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What Happens to My Homeowners Insurance Policy When I Sell My House?

Annapolis Real Estate Lawyers at Oliveri & Larsen Help Families Selling or Purchasing a New Home.

You will likely go through a myriad of emotions the first time you sell your house. It is a thrilling and exciting time for you and your family but can also be quite stressful and confusing. You will likely feel overwhelmed at times with a ton of unanswered questions, such as what to do with your existing bills for your previous house, namely your homeowners insurance policy.

It is important to understand that your current homeowners insurance policy does not transfer over to your new house after you sell, nor will it transfer to whomever purchases your house. This is because two houses are different from each other, with different conditions and coverages. A homeowners insurance policy is specific to one home only and considers:

  • The age of the house.
  • The amount of money put down on the house.
  • The size and physical location of the house.
  • The cost to repair or rebuild the house.
  • Any previous repairs, like a new roof that was done by the previous owner, and when it was done.
  • The amount of your current mortgage.
  • Any issues your neighbors with similar homes may have had related to the area you are in.

What Should I Do When Selling My House?

The best thing to do is to contact your insurance agent when you put your home on the market. That way, they could guide you through the process of canceling your policy and how to get any refunds on any premiums you had paid, and how to get a new policy on a new home. Many insurance companies have different processes on how to cancel your homeowners policy, and some have penalties if you cancel too early or too late. It is important to discuss the matter with your insurance agent first.

You do not want to cancel your homeowners policy before your house goes to closing. It must stay on your home until it is officially no longer yours. It is recommended to let your insurance agent know when your closing date is, and if it changes for whatever reason, to let your agent know of the change so they can keep your policy going. You need to have your homeowners policy canceled as soon as your house is closed on so you are not paying a bill on a house that you do not own.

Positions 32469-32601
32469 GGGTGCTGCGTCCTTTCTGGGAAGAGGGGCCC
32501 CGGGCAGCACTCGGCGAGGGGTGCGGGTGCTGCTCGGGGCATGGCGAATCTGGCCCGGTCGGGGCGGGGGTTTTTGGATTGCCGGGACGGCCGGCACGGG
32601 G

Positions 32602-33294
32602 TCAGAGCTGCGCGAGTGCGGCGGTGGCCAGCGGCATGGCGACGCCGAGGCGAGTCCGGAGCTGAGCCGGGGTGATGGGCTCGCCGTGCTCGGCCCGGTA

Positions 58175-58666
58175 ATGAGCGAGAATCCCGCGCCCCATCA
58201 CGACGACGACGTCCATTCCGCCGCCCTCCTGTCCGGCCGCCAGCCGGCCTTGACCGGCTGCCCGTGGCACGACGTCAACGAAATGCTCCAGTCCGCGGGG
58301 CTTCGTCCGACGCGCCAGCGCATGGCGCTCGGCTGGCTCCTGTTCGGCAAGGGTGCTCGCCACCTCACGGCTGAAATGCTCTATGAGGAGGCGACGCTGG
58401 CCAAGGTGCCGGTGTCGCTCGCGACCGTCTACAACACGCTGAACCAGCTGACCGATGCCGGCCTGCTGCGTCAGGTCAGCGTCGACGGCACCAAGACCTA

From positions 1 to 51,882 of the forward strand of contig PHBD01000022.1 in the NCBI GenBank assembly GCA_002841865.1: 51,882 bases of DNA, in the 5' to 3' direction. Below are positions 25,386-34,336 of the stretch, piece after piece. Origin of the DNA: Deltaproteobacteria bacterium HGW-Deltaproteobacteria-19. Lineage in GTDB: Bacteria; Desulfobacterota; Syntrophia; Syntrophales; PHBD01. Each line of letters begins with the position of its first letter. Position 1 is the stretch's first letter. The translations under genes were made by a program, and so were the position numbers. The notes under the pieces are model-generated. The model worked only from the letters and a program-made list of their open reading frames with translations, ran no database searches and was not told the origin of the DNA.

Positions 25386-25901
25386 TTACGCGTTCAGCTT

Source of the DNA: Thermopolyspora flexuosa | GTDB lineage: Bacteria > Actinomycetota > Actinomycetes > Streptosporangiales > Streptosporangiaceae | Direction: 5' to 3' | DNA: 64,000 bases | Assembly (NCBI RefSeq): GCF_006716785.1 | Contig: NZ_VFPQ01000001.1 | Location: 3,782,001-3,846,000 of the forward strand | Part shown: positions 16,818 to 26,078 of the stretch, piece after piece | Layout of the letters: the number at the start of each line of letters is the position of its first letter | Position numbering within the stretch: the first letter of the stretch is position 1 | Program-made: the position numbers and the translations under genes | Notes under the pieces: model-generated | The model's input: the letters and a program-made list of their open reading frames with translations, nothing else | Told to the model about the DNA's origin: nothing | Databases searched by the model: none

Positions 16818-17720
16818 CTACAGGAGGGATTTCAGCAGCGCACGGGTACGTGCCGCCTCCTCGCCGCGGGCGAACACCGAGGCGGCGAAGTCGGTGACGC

Depending on how you pay for your policy, it will likely tell you if you will get a refund or not. For instance, many policy premiums are paid monthly, bimonthly, every six months, or every year. If your closing date is on a month that you do not renew your policy, you should be able to secure a refund on the months you no longer own the house. If you pay your premium annually and sell your house on the sixth month, then you should be refunded the remaining six months. Again, speak with your insurance agent if you have any questions on refunds.

When you purchase a new home, your mortgage lender will determine how much insurance coverage you need for your new policy. However, you are granted the ability to pick your own insurance company and deductible amount if you so choose. You will need to do this before the lender approves the mortgage, as proof of homeowners insurance is a must to close on the new home.

Selling a home is a difficult process, and you may need the help of an experienced attorney. A lawyer will guide you through the real estate process and assist when issues arise.

Annapolis Real Estate Lawyers at Oliveri & Larsen Help Families Selling or Purchasing a New Home

If you are selling your home and need legal assistance, contact one of our Annapolis real estate lawyers at Oliveri & Larsen. Call us at 401-295-3000 or fill out our online form for an initial consultation. Located in Annapolis, Maryland, we serve clients in Ocean City, Anne Arundel County, Baltimore County, Baltimore City, Calvert County, Harford County, Howard County, Queen Anne’s County, St. Mary’s County, Worcester County, Kent County, and the upper and lower Eastern Shores of Maryland.

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